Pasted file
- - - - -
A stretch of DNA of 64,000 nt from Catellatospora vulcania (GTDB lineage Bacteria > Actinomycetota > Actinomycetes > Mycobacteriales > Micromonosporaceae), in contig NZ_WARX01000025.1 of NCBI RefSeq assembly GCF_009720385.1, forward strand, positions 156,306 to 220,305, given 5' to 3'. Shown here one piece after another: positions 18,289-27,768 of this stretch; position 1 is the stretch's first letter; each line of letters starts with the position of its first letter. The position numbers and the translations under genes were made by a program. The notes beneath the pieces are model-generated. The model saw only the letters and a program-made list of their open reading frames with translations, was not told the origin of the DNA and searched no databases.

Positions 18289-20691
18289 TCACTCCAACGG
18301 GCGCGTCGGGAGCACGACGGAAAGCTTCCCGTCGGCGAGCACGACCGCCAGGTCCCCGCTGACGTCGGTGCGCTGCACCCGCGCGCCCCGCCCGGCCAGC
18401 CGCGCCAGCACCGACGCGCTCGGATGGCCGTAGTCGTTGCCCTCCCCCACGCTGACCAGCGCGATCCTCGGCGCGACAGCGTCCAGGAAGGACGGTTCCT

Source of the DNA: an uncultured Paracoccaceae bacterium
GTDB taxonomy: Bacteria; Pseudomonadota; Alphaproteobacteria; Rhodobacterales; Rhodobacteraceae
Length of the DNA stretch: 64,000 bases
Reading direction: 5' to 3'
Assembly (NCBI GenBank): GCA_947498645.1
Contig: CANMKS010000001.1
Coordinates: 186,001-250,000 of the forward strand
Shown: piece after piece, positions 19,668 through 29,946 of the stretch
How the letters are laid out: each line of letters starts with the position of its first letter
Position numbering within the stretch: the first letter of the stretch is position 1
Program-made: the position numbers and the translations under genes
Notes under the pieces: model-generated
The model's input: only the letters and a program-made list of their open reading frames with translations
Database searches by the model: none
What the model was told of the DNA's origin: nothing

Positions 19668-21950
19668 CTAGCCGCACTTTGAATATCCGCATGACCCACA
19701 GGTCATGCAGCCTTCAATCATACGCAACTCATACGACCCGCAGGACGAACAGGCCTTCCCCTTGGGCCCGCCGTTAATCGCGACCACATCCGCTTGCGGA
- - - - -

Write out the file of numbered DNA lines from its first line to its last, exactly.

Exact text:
A stretch of DNA of 64,000 nt from Catellatospora vulcania (GTDB lineage Bacteria > Actinomycetota > Actinomycetes > Mycobacteriales > Micromonosporaceae), in contig NZ_WARX01000025.1 of NCBI RefSeq assembly GCF_009720385.1, forward strand, positions 156,306 to 220,305, given 5' to 3'. Shown here one piece after another: positions 18,289-27,768 of this stretch; position 1 is the stretch's first letter; each line of letters starts with the position of its first letter. The position numbers and the translations under genes were made by a program. The notes beneath the pieces are model-generated. The model saw only the letters and a program-made list of their open reading frames with translations, was not told the origin of the DNA and searched no databases.

Positions 18289-20691
18289 TCACTCCAACGG
18301 GCGCGTCGGGAGCACGACGGAAAGCTTCCCGTCGGCGAGCACGACCGCCAGGTCCCCGCTGACGTCGGTGCGCTGCACCCGCGCGCCCCGCCCGGCCAGC
18401 CGCGCCAGCACCGACGCGCTCGGATGGCCGTAGTCGTTGCCCTCCCCCACGCTGACCAGCGCGATCCTCGGCGCGACAGCGTCCAGGAAGGACGGTTCCT

Source of the DNA: an uncultured Paracoccaceae bacterium
GTDB taxonomy: Bacteria; Pseudomonadota; Alphaproteobacteria; Rhodobacterales; Rhodobacteraceae
Length of the DNA stretch: 64,000 bases
Reading direction: 5' to 3'
Assembly (NCBI GenBank): GCA_947498645.1
Contig: CANMKS010000001.1
Coordinates: 186,001-250,000 of the forward strand
Shown: piece after piece, positions 19,668 through 29,946 of the stretch
How the letters are laid out: each line of letters starts with the position of its first letter
Position numbering within the stretch: the first letter of the stretch is position 1
Program-made: the position numbers and the translations under genes
Notes under the pieces: model-generated
The model's input: only the letters and a program-made list of their open reading frames with translations
Database searches by the model: none
What the model was told of the DNA's origin: nothing

Positions 19668-21950
19668 CTAGCCGCACTTTGAATATCCGCATGACCCACA
19701 GGTCATGCAGCCTTCAATCATACGCAACTCATACGACCCGCAGGACGAACAGGCCTTCCCCTTGGGCCCGCCGTTAATCGCGACCACATCCGCTTGCGGA